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Tripling Renewable Power Capacity by 2030 Essential to Achieve 1.5°C Climate Goal

As the world grapples with record-breaking heatwaves, the International Energy Agency (IEA) has issued a stern warning that tripling renewable power capacity by 2030 is paramount to limit global warming to the critical 1.5°C target. This bold call to action comes ahead of the COP28 Climate Change Conference, emphasizing the urgent need for governments worldwide to commit to ambitious renewable energy goals. The IEA’s global Roadmap to Net Zero by 2050, first introduced in May 2021 and set to be updated, underscores the significance of scaling up clean energy technologies and accelerating progress on energy efficiency to achieve net zero emissions in the coming decades.

Renewables: The Cornerstone of Climate Action

The IEA’s Net Zero Roadmap has consistently highlighted the pivotal role of renewable energy technologies such as solar and wind in curbing greenhouse gas emissions. According to the IEA, the most impactful lever to reduce carbon dioxide (CO2) emissions by 2030 is to triple the global installed capacity of renewable power. The IEA estimates that achieving this target would save approximately 7 billion tonnes of CO2 emissions between 2023 and 2030 – equivalent to eliminating all the current CO2 emissions from China’s power sector.

Impressive Progress and Ongoing Efforts

Encouragingly, the world has witnessed remarkable progress in expanding renewable energy capacity in recent years, with renewables expected to outpace coal in global electricity generation. The IEA’s Renewable Energy Market Update suggests that renewable power capacity additions are projected to reach an all-time high in 2023, driven by growing policy momentum and concerns about energy security. Nevertheless, more needs to be done, and governments worldwide are urged to commit to tripling global renewable capacity by 2030 ahead of COP28.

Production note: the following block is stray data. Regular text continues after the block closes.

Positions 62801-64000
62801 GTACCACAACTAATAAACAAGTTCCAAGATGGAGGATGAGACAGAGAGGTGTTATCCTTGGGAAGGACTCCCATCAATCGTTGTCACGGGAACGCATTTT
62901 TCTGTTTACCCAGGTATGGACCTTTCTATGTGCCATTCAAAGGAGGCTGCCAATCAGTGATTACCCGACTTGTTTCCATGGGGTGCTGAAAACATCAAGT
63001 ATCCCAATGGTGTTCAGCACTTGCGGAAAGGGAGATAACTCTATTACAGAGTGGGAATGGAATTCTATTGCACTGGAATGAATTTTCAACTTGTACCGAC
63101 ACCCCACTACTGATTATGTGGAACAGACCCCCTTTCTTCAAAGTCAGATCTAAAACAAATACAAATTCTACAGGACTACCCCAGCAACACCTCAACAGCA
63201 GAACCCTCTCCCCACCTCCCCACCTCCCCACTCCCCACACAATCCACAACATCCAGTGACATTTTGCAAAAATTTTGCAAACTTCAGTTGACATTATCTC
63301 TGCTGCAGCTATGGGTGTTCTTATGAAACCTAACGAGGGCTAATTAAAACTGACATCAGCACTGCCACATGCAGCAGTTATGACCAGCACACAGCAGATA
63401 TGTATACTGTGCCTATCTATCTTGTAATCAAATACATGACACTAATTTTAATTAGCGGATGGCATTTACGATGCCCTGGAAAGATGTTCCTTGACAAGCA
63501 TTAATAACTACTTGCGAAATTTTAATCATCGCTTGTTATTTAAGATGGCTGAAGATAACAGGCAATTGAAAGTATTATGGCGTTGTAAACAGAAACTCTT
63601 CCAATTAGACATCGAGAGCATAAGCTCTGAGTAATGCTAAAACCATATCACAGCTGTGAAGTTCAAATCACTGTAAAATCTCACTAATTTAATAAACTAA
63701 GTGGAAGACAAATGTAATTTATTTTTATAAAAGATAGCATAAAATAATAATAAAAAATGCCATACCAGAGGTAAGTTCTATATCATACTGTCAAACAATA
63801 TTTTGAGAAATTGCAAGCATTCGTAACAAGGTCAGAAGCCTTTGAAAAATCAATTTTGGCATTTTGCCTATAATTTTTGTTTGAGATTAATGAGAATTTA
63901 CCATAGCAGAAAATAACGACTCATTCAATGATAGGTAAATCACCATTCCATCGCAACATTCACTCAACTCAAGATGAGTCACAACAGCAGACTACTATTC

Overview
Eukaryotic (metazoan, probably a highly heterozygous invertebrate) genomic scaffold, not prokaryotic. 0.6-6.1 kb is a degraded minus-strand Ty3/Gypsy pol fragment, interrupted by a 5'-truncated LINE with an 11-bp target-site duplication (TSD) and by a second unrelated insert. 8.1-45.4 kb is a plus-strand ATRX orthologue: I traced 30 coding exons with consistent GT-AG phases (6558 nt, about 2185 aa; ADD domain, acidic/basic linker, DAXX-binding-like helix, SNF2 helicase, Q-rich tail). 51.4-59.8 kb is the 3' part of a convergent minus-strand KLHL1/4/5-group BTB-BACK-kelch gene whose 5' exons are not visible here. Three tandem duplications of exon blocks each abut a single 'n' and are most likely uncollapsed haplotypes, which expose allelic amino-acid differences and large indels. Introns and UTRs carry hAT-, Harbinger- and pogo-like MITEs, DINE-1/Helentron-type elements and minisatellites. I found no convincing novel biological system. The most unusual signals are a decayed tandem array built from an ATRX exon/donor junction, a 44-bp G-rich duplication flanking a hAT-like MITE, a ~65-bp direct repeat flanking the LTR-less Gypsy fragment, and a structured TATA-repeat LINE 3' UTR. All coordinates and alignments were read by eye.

Solar PV: A Bright Spot in Renewable Expansion

Solar PV stands out as a particularly promising technology, projected to account for two-thirds of this year’s increase in global renewable power capacity. Manufacturing capacity for solar PV production is also set to more than double by 2024, bolstered by projects in China, the United States, India, and Europe. This upward trajectory positions the world to meet the annual demand anticipated in the IEA’s net zero pathway.

Wind Power Challenges and Solutions

While solar PV shines bright, wind power faces some challenges. Policy support from governments will be crucial to address permitting and auction design issues, as well as the need to enhance wind turbine supply chains. Rising commodity prices and supply chain challenges have been hindering wind power’s growth potential, and concerted efforts are required to overcome these obstacles.

A Multi-Faceted Approach to Net Zero

While tripling renewable power capacity is vital, the road to achieving net zero emissions by 2050 involves a multi-faceted approach. Governments must prioritize significant improvements in energy efficiency globally, with the IEA’s Global Conference on Energy Efficiency rallying 45 nations to double annual energy efficiency progress from around 2% to over 4% by the end of the decade. Expanding nuclear power, promoting electric vehicles beyond major markets, and incorporating low-emissions hydrogen and ammonia in power generation are also crucial components.

The Oil and Gas Industry’s Role

The oil and gas industry must play its part in tackling climate change, committing to and delivering on substantial reductions in greenhouse gas emissions from its operations. These emissions currently account for approximately 15% of total energy-related emissions globally, and bold action is essential to meet climate targets.

Looking Forward to COP28

The urgency of limiting global warming to 1.5°C cannot be overstated, and the IEA’s call to triple renewable power capacity by 2030 is a critical step toward achieving this goal. With COP28 on the horizon, governments must step up and commit to ambitious renewable energy targets to secure a sustainable future for our planet. The ongoing momentum in renewable expansion, coupled with robust policy support, offers hope that the world can meet this ambitious yet achievable target and pave the way for a greener, more sustainable world.

Praveen Anant